One Young Woman Turns a Passion for Art Into a Thriving Sticker Business
Growing up on a farm in Aurora, Oregon, Karly Bierma and her two sisters were introduced to art early on by their mom, who is a florist. They’d finger paint, draw with chalk and mold Play-Doh. Little did Karly know back then, as she discovered her passion for painting and drawing nature-inspired landscapes, that it would stick and lead to entrepreneurship.
“I’d create these miniature worlds, which I’d express on paper and then live vicariously through,” Karly remembers.
In high school, Karly began taking classes and painting for hours every day after school. She also started to display her art in local student shows. After one show at a senior center, Karly’s teacher shared that someone wanted to buy her piece.
“I was able to meet with the woman and she was the kindest,” Karly says. “I was so amazed that this person who didn’t even know me, and I didn’t know her, found a connection to my art and wanted it in her home.”
Karly already had an entrepreneurial nature and was thinking about how to mass produce her art. In her junior year of high school, a trend emerged where students were putting stickers on water bottles and a friend suggested Karly turn her art into stickers.
So on a whim, Karly purchased 150 custom stickers featuring her art from a promotional website and began selling them at break, lunch and after school. She sold out in two weeks and tripled the money she put into them.
Still, Karly knew her end goal was bigger. She began approaching grocery stores and coffee shops about carrying her stickers. She recalls her first order of 150 stickers from a coffee shop to which she promised a display if they ordered so many. “I remember taking my picture by that display,” she says. “It was a very exciting time.”
Three months later, Karly’s stickers were in seven retail locations and she had a program in place for automatic reorders. After five months, a sales representative, who had picked up one of her stickers at a coffee shop, reached out to see how she could help.
“I went from me doing everything to having two sales reps representing my product (they won 75 new accounts in just one year),” she shares. “That’s when I knew this was bigger than just me.”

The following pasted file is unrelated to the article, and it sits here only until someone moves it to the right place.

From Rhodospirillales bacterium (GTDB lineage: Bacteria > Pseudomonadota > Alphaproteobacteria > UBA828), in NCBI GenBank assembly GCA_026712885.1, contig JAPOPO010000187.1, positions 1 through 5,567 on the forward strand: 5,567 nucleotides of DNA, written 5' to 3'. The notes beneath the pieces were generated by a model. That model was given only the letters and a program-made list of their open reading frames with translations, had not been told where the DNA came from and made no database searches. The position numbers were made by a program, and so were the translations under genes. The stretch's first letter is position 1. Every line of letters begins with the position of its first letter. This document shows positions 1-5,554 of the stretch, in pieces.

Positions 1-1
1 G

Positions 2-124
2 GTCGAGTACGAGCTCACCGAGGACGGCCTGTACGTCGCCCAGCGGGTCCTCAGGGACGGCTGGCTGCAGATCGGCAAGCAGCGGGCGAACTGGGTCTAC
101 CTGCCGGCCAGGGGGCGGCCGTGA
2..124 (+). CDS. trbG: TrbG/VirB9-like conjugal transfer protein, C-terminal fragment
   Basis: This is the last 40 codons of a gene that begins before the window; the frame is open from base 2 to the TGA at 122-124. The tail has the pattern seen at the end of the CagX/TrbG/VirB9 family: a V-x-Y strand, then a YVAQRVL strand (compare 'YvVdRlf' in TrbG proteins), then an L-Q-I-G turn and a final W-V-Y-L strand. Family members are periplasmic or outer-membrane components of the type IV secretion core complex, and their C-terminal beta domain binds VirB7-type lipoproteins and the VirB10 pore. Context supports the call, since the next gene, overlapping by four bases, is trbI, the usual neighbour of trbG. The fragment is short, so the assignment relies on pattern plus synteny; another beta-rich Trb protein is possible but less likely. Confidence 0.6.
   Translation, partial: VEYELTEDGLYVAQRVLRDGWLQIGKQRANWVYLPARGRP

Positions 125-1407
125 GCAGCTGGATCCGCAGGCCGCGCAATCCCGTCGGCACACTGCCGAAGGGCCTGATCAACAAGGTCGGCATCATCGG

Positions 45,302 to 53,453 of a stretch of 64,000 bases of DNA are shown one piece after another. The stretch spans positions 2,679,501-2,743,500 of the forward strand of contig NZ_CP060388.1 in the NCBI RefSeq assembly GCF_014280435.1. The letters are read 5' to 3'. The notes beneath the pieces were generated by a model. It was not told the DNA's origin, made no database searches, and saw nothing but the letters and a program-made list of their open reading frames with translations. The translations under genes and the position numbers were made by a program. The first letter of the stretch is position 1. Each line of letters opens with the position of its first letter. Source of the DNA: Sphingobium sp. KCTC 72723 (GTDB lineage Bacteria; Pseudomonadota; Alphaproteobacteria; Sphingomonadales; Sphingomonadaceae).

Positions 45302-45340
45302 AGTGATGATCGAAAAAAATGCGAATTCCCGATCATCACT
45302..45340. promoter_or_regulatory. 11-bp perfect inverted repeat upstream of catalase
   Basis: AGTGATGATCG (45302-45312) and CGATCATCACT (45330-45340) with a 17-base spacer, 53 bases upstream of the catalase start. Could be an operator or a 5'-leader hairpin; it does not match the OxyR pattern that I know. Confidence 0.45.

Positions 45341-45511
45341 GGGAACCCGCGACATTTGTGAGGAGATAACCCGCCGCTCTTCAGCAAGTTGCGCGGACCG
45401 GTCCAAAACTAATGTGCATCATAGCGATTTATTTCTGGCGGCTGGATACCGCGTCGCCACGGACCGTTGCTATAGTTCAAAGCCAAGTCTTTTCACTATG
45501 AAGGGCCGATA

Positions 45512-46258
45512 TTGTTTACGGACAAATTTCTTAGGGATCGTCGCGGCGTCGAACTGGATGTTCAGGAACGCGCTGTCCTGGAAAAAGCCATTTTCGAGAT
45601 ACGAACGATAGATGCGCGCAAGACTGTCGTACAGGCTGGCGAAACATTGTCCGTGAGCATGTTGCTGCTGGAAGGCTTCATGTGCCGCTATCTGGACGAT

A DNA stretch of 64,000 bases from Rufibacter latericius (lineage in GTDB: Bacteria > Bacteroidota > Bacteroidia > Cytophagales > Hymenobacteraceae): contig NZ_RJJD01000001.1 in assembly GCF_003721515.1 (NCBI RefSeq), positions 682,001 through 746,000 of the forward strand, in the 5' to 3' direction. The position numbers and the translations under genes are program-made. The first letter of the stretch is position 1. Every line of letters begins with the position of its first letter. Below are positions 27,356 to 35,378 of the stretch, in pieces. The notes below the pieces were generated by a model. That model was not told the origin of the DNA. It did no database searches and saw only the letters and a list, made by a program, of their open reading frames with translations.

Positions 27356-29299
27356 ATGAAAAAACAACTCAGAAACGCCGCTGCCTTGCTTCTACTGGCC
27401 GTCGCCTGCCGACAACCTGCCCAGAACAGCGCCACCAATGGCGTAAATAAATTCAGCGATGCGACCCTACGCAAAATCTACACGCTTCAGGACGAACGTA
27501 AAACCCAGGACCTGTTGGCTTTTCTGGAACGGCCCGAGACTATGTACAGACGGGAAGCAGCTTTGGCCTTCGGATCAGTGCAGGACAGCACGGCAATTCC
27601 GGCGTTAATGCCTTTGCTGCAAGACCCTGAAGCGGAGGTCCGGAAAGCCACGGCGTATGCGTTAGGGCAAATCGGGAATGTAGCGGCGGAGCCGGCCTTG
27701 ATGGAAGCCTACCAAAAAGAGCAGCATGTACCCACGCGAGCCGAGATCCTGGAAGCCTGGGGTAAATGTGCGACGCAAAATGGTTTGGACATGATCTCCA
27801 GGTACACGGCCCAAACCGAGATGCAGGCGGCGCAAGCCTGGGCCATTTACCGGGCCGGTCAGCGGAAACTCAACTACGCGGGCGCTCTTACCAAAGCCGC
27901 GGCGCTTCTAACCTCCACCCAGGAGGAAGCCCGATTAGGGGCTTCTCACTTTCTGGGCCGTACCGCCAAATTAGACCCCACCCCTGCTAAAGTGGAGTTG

Today, Karly’s company, Kpb Designs (@shopkpbdesigns), is in 165 accounts across the U.S, gross sales have hit six figures and they’re on track to reach the quarter-million mark by year end. She has one team member, a sales rep who also helps with back-end work like fulfillment and inventory. Karly focuses on her artwork, social media and account communication—all while pursuing a double major in fine arts and entrepreneurship as a freshman at the University of Oregon.
Last spring, something else exciting happened. Karly transferred her manufacturing to a Portland-based small business, making her product 100% Oregon made! This also allowed her to lower costs and improve quality—the stickers are waterproof, UV protected and scratch resistant so they can be used on water bottles, cars, laptops, phone cases and more!
“My personal business goals are to jump on other products like apparel, notebooks and other tangible items,” shares Karly, whose products all begin with an 8”x11” watercolor painting—created on paper and then digitalized, shrunk and copyrighted. “We have some samples in progress.”
Meanwhile, Karly is glad she became stuck on entrepreneurship at such a young age because she’s already learned so much. She’s now looking for ways to connect with other college and high school students who need help taking their first steps in getting started.
Meet Karly at This Month’s NAWBO NextGen Virtual Experience!
Karly became a NAWBO NextGen member this past December and says about the experience, “In the short time I’ve been involved, I’ve met so many different people, especially my age, who are dealing with some of the same obstacles.” Meet Karly at the May NAWBO NextGen virtual experience:
Catch Three Rising Stars
May 20 at 2-3:30 p.m. PT/4-5:30 p.m. CT/5-6:30 p.m. ET
Catch three rising stars—and let their success inspire you—with this month’s quarterly NextGen virtual experience hosted by NAWBO for recent college graduates, current students on the entrepreneurial track, current high school students with existing businesses or anyone interested in seeing how NAWBO is supporting the future of our community of women entrepreneurs. The event will feature moderator Margaret Brown of Socialize LA and panelists Karly Bierma of Kpb Designs, Lorena Camargo of PearlTrans Logistics and Shelby Wildgust Brandt of ONEHOPE Wine.
Karly Answers: What Does Leadership Mean to You?
“You have to provide the end goal. I work with a designer, photographer and my employee who’s also my sales rep and they all have amazing talents, but that leading figure brings everyone together and creates the direction. You can rely on other people to assist, help and propel you, but you’re the one creating the end goal for the team.
“I am a huge dreamer; I’d say 50 percent of how I got to my level of success is through dreaming and visualizing what I want the outcome to be, then filling in the steps in between. People my age tend to overanalyze faults and failures that could happen rather than setting the end goal and then taking that leap of faith and believing it will be just the outcome they want.”